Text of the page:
History of ALA Virginia Girls State

American Legion Auxiliary logo

In 1937 at the National convention, the American Legion Auxiliary organized Girls State as a national Americanism activity. It is designed to teach young women responsible citizenship and love for God and Country. Since its inception, nearly one million young women, nationwide, have had the opportunity to learn firsthand how their state and local governments work.

Virginia Girls State was organized by Liza Crush in 1947 who was also the first Director. The American Legion Auxiliary sponsors girls from the state who have completed their junior year in high school to attend Virginia Girls State. This interactive program teaches the formation and operation of city, county and state government entities. The participants vote and carry out elected and appointed positions in the Girls State government. The program gives participants the experience of living together as self governing citizens with the privileges, rights and responsibilities of American citizenship, as well as the opportunity to gain knowledge of the American Legion Auxiliary.

Kate Waller Barrett

From Falmouth, Kate Waller Barrett was a was a prominent Virginia physician, humanitarian, philanthropist, sociologist and social reformer.

Virginia Girls State is comprised of 14 cities, each named after a famous citizen of Virginia. One is named to honor Dr. Kate Waller Barrett of Falmouth, the second National President of the American Legion Auxiliary. She was also Virginia’s first Department President.

The full list of cities and historical relevance:

Barrett – Named for Dr. Kate Waller Barrett, the first Department President of the American Legion Auxiliary and the second National President of the American Legion Auxiliary.

Clark – Named for William Clark, who was chosen by President Thomas Jefferson to explore the Louisiana Territory with Meriwether Lewis.

Crush – Named for Liza Crush, an organizer of the first Virginia Girls State in 1947. She was the first director of Virginia Girls State.

Draper – Named for the wife of John Draper, Bettie Draper, who was captured by the Indians and taken into Indian country. John Draper found her in the Ohio Valley living with the family of an Indian chief. He paid the chief to let him bring her home.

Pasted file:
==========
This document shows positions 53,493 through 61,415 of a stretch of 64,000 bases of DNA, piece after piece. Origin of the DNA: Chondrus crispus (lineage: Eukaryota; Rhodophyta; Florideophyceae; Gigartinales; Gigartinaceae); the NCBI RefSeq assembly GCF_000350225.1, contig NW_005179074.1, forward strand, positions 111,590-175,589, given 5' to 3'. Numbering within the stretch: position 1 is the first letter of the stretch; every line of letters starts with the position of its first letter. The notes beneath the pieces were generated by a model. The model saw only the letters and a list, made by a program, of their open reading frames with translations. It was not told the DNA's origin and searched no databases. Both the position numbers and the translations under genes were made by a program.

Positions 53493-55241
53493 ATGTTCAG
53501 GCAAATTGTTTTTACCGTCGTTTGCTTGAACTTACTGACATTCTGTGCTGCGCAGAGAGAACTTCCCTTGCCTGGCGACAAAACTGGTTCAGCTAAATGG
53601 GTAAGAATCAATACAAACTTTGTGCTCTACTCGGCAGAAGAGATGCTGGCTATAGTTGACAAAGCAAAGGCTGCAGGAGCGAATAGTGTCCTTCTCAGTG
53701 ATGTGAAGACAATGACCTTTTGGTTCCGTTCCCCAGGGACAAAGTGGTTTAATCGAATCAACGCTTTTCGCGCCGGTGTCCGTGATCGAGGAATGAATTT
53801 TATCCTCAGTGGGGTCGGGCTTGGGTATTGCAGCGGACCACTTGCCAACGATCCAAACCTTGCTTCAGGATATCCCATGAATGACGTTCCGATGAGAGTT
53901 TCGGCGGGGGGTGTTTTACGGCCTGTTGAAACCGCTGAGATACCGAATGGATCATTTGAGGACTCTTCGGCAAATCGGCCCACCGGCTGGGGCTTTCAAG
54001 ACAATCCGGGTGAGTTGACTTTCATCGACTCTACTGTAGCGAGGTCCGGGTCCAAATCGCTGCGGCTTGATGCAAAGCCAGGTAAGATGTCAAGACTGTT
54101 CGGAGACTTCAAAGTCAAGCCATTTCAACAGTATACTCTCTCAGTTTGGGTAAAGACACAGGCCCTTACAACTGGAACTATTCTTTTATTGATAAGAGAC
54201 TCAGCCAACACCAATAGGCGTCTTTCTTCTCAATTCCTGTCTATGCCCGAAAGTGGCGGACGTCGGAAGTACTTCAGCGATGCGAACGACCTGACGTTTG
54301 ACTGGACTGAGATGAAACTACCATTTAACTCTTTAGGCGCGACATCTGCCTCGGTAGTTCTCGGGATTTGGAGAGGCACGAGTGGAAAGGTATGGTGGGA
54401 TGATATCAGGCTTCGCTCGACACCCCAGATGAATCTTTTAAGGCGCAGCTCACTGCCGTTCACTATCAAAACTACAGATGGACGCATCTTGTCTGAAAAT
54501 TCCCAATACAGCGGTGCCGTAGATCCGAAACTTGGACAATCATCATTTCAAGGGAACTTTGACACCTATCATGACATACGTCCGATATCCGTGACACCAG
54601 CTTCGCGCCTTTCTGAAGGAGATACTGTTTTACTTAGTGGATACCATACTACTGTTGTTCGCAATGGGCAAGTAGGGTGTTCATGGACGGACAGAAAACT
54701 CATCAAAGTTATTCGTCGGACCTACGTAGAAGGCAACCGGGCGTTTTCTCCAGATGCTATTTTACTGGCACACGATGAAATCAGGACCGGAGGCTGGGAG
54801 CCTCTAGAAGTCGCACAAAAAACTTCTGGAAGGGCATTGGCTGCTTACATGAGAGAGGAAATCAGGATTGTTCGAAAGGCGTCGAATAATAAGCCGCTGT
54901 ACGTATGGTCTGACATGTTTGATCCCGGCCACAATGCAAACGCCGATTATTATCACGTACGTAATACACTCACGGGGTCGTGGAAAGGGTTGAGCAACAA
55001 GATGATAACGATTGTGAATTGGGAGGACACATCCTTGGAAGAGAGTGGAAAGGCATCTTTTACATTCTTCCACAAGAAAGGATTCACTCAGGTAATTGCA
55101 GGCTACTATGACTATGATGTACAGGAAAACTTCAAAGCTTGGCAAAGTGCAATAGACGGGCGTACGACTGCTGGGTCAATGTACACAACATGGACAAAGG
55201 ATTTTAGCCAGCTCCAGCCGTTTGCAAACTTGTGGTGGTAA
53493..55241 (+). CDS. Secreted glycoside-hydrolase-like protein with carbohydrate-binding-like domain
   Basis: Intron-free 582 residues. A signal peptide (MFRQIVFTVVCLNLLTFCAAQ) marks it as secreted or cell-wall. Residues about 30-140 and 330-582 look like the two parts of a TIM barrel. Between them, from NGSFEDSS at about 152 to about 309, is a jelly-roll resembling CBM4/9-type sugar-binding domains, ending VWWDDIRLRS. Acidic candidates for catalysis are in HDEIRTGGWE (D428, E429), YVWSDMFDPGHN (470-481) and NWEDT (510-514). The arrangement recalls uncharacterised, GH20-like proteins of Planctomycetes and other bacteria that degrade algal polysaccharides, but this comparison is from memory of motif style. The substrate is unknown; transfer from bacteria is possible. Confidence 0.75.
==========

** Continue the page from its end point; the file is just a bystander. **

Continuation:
Ingles – Named for Mary Draper Ingles, the wife of William Ingles. She was captured by the Indians along with Mrs. Draper but escaped and found her way back to Draper’s Meadows.

photo of cabin at Draper's Meadow

A small outpost in southwest Virginia called Draper’s Meadow, at the present day Blacksburg.

Lewis – Named for Meriwether Lewis, a frontier scout who was chosen by President Thomas Jefferson to explore the Louisiana Territory with William Clark.

Madison – Named for James Madison, the fourth President of the United States.

Monroe – Named for James Monroe, the fifth President of the United States.

Pocahontas – Named for Chief Powhatan’s daughter who saved John Smith and helped Jamestown survive. She later married John Rolfe.

Preston – Named for Colonel James Patton Preston who was the Governor of Virginia from December 1816 to December 1819.

Randolph – Named for Edmund Randolph, Governor of Virginia and delegate to the Constitutional Convention. He was the first Attorney General of the United States.

image of Pocahontas

Pocahontas was a Virginia Indian notable for her association with the colonial settlement at Jamestown.

Tyler – Named for John Tyler, Jr., the tenth President of the United States.

Vance – Named for Verna Vance, the former director of Virginia Girls State from 1977 through 2004. She attended Virginia Girls State as a delegate, representing Churchland High School. Verna Vance dedicated over 50 years of service to Virginia Girls State.

Wilson – Named for Woodrow Wilson, the twenty-eighth President of the United States.

Virginia Girls State is held on the Longwood University campus in Farmville Virginia.

Hundreds of young women from all over Virginia attend this program every year.

Permanent link to this article: https://www.vagirlsstate.org/history/